Enguayabera, Oxygen for Alamar / 14ymedio, Reinaldo Escobar

The shop for Artex objects is one of the few areas of the complex that is already up and running. (14ymedio)
The shop for Artex objects is one of the few areas of the complex that is already up and running. (14ymedio)

14ymedio bigger14ymedio, Reinaldo Escobar, Havana, 9 January 2015 — A neighborhood without a church, cemetery or cultural center. That was Alamar in East Havana until late last year, when the Enguayabera recreational complex opened. A mass of concrete that for decades was an abandoned ruin, now seeks to offer the more than 100,000 people in the area a different option to boredom and alcohol.

The district’s residents are delighted with the new place, although many of its areas are not yet up and running. Since the nineties the hall, which was built to house a factory making guayabera shirts, had been converted into a public toilet and garbage dump. “The rats were driving us crazy,” said a neighbor whose ground floor apartment was affected by the abandoned factory.

Now, the old textile factory located on 162nd Street is newly painted and trucks come and go hauling away the trash. At the entrance, some photographs show the deterioration that overcame the building during the “Special Period” – after the collapse of the Soviet Union and the loss of its subsidies to Cuba – when the factory was forced to stop production and send its workers home.

Enguayabera is trying to emulate the popular Cuban Art Factory* in Havana’s Plaza district but, unlike that center, it will be administered entirely by state entities. The place has four cinemas with a capacity of 40 seats, a small theater, and party space where the whole complex was opened on 29 December with a concert by Manolito Simonet y su Trabuco.

For now, the literary café, ice cream shops and the shops operated by Artex and the Cuban Fund of Cultural Assets attract the most people during the day. Although the wifi area trumps everything atthis point, as an alternative for those who, until recently, had to travel to the Pan American Village or wifi zones in more central parts of Havana in order to connect.

The space also has a playground and three inflatable parks, but the huge puppets that make up the latter were not inflated this week, to the frustration of the children and their parents who arrived, excited by television reports about the new attractions. The sense of a rushed opening permeates the place, but does not diminish the enthusiasm of many.

With two teenagers, Yusmila has lived in the area since she was a child and commented to this newspaper about her relief, now that her family will have recreational opportunities so close to home. “I don’t let them go into Havana after six in the evening and they were really bored at home,” said the woman, for whom “the ability to go to the movies 200 yards from here is a blessing.”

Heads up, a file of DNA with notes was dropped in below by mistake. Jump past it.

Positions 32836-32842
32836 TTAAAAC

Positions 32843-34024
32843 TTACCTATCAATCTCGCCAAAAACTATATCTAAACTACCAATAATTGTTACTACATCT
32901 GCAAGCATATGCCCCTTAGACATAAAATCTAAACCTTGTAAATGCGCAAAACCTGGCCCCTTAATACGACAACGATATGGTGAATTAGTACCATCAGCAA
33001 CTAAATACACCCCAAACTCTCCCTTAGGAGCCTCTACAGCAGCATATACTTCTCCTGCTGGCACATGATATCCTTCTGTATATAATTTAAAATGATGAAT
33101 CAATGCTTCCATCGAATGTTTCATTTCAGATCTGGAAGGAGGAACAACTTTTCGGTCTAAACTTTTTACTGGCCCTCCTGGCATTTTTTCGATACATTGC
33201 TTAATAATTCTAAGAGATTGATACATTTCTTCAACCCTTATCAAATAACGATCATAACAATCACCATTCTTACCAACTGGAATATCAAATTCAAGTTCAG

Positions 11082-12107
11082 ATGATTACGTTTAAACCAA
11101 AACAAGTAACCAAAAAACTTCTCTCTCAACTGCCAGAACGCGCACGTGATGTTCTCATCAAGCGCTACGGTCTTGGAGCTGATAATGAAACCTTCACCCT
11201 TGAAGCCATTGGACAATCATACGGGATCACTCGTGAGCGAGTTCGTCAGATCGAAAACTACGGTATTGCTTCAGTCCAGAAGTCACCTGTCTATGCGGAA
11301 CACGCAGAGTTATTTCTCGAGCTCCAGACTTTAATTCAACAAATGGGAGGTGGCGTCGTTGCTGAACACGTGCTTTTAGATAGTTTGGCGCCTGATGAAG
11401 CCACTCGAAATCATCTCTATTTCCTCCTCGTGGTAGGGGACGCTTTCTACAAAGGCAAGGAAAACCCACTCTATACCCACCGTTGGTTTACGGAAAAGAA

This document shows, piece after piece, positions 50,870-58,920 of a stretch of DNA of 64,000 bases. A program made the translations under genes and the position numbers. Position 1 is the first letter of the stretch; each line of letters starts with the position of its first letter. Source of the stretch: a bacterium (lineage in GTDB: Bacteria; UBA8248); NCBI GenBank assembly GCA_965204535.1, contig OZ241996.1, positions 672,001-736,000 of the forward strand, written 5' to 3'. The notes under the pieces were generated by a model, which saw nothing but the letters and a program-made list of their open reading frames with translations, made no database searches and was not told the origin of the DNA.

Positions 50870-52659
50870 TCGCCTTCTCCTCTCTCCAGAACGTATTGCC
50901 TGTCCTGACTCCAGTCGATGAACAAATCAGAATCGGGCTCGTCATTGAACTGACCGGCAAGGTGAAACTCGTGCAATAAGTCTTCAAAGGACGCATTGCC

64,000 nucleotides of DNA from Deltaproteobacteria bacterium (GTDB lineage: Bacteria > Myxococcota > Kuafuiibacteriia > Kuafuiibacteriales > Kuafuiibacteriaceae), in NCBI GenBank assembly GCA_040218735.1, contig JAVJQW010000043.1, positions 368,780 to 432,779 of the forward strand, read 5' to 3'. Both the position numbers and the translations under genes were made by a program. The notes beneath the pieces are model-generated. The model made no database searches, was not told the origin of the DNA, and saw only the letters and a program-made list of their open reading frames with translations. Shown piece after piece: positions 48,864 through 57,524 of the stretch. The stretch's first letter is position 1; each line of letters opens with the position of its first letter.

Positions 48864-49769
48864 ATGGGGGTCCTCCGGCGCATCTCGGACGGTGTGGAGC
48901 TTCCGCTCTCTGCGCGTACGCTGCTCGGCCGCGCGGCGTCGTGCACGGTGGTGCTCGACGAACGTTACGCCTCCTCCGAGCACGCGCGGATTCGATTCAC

However, others are more skeptical about the cultural offerings promoted by Enguayabera. A young taxi driver who operates on the route between Havana’s Central Park and Alamar commented on this. As a self-employed worker, it seems excessive to him to have “four movie theaters, in a time when people have everything at home with the weekly packet.”

The man also recognizes that the new cultural center will affect him directly because, as he confesses, “all those who will now entertain themselves in Alamar are customers I will lose because they won’t need to go here and there to get to a disco or a movie theater.”

Eusebio Mitjans has lived for 35 years in the neighborhood that was supposed to be the home of the “New Man,” but which ended up becoming a dysfunctional bedroom city filled with prefabricated blocks. He spent dozens of hours in voluntary work on the construction of the guayabera factory during the eighties, and now says he feels “satisfied” because the site is being renovated for young people.

Sitting with Mitjans on Thursday in the site’s literary café was his 20-year-old niece. The young woman asked the waitress if there was a program yet for the authors who would be presenting their works. But the clerk just shrugged her shoulders and didn’t answer. “In Alamar there are more writers than buildings, and now all they need is to publish their books,” said the young woman.

All around her is the glittering appearance of the new. The nightmare of the parishioners is that one bad day it will all collapse into ruins, as happened once already to the guayabera factory.

*Translator’s note: See articles here, from The Havana Times, and here from the Washington Post.